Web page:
Saturday, August 17, 2019

On "Trouble at the Dance Hall" by Donna Baier Stein (2665 words) ***

The center of this story is a fiddler who is struggling to get by--and who also happens to be a black man in a bar full of white people, some kind, some not so. Read the story here at Green Hills Literary Lantern.

On "Gods and the One God" by Robert M. Grant ****

This book sets out to describe the state of religion during the first century insofar as it related to what Christians would have encountered, then goes on to describe how those religions and philosophical thought based in them went on to influence the development of the Christian idea of the trinity.

What's interesting about the book is the way Grant ties in Christianity with an overall movement in philosophical and religious thought that was increasingly sliding toward monotheism. Centuries before Christians came on the scene, philosophers were beginning to describe concepts that emphasized one god (e.g., Zeus) as the father or hierarch over all the other pagan gods. Such reasoning would play an important role in the development of the Christian trinity as Christians tried to explain how God could be one and yet Jesus and the Holy Spirit were also God with the Father.

The through-line unfortunately isn't that clear in what Grant presents to readers, and for a book aiming for general readers, it's still a bit technical at times, something that probably can't be helped given the complexity of trinitarian ideas (e.g., Grant acknowledges a triad existed early on but it wasn't a true trinity, which is a difficult distinguishment). Still, it's an excellent reference.

Monday, August 5, 2019

On "Mrs. Manstey's View" by Edith Wharton (4114 words) ***

What makes this fairly formulaic story so special isn't the plot, which is as drear as one would expect from Edith Wharton, or the characters, who are perhaps a bit less uniquely drawn than usual but the writing style, which is beautiful and the portrait of loneliness in its most egregious form and what little hope one clings to. Manstey is an old lady with nothing to live for but a room with a view. Read the story here.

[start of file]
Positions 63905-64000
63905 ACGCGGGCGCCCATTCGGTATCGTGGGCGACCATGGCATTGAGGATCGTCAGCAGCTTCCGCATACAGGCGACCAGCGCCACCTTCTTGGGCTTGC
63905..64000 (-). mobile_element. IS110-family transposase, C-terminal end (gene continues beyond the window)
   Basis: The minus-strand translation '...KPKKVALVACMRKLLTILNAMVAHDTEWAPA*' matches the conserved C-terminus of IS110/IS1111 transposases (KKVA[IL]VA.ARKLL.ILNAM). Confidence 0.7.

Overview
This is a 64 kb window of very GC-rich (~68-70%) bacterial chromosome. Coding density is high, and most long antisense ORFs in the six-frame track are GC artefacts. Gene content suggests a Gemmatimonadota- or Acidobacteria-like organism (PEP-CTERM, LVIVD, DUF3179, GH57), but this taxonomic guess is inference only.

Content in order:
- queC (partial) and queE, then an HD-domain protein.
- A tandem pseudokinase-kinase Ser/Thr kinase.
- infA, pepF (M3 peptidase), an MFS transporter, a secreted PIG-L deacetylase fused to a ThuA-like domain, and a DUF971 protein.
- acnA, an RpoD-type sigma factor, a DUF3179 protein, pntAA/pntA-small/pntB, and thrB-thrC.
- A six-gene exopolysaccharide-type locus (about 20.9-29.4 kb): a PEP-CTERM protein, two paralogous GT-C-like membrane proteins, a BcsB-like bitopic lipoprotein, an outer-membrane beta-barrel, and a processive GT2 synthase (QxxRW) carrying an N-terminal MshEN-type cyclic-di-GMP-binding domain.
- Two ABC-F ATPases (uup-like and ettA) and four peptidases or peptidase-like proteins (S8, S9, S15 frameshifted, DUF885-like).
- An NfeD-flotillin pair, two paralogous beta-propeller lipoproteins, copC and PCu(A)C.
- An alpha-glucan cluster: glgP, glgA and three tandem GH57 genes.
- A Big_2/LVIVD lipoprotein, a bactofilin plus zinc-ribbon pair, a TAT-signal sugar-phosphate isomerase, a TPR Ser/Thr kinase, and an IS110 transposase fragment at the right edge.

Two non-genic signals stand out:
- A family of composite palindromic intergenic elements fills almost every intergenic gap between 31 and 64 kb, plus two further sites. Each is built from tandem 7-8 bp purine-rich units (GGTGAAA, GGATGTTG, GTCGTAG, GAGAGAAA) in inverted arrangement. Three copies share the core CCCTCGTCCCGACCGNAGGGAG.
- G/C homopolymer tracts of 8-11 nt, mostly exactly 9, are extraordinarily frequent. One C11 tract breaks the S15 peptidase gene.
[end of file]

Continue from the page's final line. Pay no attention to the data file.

On "Collected Stories, 1891-1910" by Edith Wharton ****

This collection of writings from the first half of Wharton's writing life runs the gambit of subject matter.

"The Fulness of Life" works off of some fairly banal tropes: A woman at the gates of heaven finds the love she's always wanted, except it means that her husband will have to be alone for eternity because she was his love for all time. Guess what happens?

In "The Lamp of Psyche" a woman in love with her husband discovers that, though able bodied, he did not fight in the Civil War. Why? Her idealistic bubble is burst.

"The Valley of Childish Things" is a series of short vignettes that read almost like jokes. It's a strange piece that I'm not sure adds up to much--but that leave one with lots to ponder.

"The Muse's Tragedy" is about a literary critic who finds the companion of a dead writer he's written extensively about. The companion and he forge a relationship, but as the story proceeds, we move from third person to first and learn the truth of the companion's relationship to the dead writer, which is not, at least as she perceives it, the way that others have perceived it.

"A Journey" is a melodramatic tale about a woman who has to bring her sick, dying husband home but who seems unwilling to let anyone else know he's dead once he kicks the bucket. The piece seemed overwritten to me, like something I'd expect to see in some slick magazine for people looking for "thrilling" writing.

"The Pelican," by contrast, is one of the best Wharton stories I've read. It's a tale about a man's various meetings with a woman over the years, but it's tone is such that it gripped me from start to finish.

"Soul Belated," about divorce and non-remarriage, feels both quite modern and a bit dated, insofar as society standards go. Wharton is a curious figure insofar as her writings about relationships go--her modern sensibility fits in well today, but she was writing in and for a time when views were quite different.

"The Twilight of the God" is a short play and seems out of sort with the stories in the collection. It focuses on the ways in which we idealize relationships of the past to the detriment of those in the present.

"A Cup of Cold Water" is another study in class, which so many of the Wharton stories deal in. Here, as with many of her protagonists, a man has gotten in over his head, taking out a gal whose tastes are far too expensive for his salary, and pays the price.

"The Touchstone" is a novella that touches a bit on class (a man needs money to marry) but even more so it deals with questions of what we owe to the dead and to those who love us, even if we don't love back.

"The Duchess at Prayer" and "The Angel at the Grave" both in their own ways deal with the way that one responds to death and to the legacies that people leave behind, the first a statue of a woman at prayer and the second a man's storied ideas.